Answer: B. city-states

Ancient Greece was dominated by independent towns called city-states. One reason for this development is its geography. The country has mountainous terrain, many isolated valleys and islands. This meant that many local centers developed, rather than a powerful capital.

Greek aristocracy also prevented the concentration of power in a monarchy. They favoured the political independence of their cities. Therefore, individual rulers were considered “tyrants” and did not last long.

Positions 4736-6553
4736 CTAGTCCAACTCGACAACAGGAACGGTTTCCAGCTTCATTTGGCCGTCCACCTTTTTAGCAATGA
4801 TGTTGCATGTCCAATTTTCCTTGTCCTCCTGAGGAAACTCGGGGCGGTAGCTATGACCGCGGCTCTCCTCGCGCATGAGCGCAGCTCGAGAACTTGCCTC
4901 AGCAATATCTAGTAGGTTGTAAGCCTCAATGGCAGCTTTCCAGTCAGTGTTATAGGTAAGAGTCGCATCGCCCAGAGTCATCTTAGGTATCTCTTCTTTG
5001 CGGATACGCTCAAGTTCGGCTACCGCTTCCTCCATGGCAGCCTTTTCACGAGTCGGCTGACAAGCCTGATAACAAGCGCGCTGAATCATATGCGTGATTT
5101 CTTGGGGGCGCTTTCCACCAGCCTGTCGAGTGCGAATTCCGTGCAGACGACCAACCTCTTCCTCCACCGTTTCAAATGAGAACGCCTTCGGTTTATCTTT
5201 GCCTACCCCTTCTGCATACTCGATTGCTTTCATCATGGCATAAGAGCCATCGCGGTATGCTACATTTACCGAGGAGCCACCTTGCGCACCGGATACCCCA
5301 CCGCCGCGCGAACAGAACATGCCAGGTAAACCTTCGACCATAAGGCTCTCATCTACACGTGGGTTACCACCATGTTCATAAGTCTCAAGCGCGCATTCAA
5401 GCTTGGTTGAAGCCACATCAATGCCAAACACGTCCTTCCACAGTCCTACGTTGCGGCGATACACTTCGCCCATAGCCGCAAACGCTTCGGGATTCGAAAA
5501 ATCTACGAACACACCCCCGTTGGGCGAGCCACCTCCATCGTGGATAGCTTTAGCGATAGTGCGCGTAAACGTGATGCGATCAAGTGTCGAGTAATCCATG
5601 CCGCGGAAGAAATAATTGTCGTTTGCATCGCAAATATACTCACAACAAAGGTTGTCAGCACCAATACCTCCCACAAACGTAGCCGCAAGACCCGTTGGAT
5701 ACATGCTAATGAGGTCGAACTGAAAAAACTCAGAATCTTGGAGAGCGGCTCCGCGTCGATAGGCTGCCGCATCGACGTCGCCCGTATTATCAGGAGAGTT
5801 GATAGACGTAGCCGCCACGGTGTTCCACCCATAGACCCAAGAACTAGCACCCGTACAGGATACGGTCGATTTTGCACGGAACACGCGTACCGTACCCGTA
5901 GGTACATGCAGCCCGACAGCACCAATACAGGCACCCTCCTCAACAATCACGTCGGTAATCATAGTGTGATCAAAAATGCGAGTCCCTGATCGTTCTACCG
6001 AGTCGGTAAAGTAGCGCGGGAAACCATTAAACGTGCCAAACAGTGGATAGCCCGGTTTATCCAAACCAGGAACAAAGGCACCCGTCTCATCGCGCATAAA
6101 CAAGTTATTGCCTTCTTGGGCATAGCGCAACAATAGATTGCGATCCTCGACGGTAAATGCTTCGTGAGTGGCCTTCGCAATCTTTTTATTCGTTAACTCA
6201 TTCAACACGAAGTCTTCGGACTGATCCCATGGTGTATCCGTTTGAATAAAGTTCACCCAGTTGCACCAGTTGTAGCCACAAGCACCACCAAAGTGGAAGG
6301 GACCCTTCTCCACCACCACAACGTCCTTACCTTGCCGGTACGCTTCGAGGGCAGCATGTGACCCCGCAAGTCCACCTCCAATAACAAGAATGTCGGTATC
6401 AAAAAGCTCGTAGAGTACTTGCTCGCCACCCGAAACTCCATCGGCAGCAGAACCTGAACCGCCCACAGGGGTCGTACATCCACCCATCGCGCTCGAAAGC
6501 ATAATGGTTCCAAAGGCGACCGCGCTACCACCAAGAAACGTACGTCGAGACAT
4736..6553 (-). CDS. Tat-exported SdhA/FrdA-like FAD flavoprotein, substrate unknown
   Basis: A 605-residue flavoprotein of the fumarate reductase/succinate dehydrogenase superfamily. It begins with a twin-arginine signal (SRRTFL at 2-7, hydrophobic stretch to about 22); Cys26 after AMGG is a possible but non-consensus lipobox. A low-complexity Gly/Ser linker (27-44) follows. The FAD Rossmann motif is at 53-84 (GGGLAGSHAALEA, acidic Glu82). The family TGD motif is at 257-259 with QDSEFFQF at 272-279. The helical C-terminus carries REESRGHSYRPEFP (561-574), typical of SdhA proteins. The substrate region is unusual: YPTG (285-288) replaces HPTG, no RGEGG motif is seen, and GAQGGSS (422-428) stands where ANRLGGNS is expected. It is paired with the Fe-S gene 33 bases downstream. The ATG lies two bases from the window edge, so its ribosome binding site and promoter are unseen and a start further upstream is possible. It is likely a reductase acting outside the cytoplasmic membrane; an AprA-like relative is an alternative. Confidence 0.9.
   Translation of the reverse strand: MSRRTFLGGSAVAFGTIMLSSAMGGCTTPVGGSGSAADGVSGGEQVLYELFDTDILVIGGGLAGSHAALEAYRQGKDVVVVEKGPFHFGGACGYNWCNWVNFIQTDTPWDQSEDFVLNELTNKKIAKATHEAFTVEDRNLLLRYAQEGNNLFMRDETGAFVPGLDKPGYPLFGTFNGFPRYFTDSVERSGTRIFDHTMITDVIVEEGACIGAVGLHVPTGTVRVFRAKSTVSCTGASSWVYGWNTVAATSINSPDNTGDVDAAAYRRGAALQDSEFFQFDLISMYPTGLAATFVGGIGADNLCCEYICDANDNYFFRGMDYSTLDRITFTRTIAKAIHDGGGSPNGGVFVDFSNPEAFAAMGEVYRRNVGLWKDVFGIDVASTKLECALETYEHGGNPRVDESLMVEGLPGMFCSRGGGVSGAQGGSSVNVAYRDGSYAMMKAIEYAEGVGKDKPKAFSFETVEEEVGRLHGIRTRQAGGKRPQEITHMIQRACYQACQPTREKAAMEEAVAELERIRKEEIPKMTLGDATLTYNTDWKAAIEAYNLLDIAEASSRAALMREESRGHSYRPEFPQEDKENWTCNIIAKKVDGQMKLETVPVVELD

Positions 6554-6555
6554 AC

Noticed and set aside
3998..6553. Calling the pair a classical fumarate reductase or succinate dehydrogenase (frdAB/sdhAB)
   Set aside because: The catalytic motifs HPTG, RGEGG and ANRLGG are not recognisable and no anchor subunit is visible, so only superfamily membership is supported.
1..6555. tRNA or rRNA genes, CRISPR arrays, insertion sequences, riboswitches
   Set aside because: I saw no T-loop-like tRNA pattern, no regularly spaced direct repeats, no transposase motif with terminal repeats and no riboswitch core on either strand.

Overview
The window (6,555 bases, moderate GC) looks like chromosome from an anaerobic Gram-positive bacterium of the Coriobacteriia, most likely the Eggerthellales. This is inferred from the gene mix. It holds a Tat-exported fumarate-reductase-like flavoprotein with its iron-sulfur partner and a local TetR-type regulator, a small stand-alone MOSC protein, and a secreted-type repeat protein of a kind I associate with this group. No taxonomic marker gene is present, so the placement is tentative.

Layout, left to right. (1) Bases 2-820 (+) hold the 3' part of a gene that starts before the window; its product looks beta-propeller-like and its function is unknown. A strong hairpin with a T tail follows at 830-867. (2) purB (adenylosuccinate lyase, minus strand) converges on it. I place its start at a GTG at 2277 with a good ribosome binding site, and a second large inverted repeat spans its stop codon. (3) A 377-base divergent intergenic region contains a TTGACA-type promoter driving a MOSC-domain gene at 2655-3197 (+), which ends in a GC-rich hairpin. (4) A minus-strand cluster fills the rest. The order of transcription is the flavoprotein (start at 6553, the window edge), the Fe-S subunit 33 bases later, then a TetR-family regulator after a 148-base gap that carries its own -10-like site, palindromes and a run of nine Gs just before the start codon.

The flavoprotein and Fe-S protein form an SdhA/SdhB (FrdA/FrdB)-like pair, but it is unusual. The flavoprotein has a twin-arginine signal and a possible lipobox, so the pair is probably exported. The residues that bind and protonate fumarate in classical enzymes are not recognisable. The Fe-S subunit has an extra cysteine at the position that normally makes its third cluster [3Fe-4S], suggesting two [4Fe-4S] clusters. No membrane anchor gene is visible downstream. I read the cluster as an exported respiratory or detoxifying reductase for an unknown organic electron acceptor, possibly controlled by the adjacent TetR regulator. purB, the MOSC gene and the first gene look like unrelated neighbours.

Finally, the presence of the Mediterranean sea, which is easily navigable, encouraged them to spread out, and establish different colonies in times of crisis and overpopulation. These new colonies acknowledge their common background but operated independently from each other.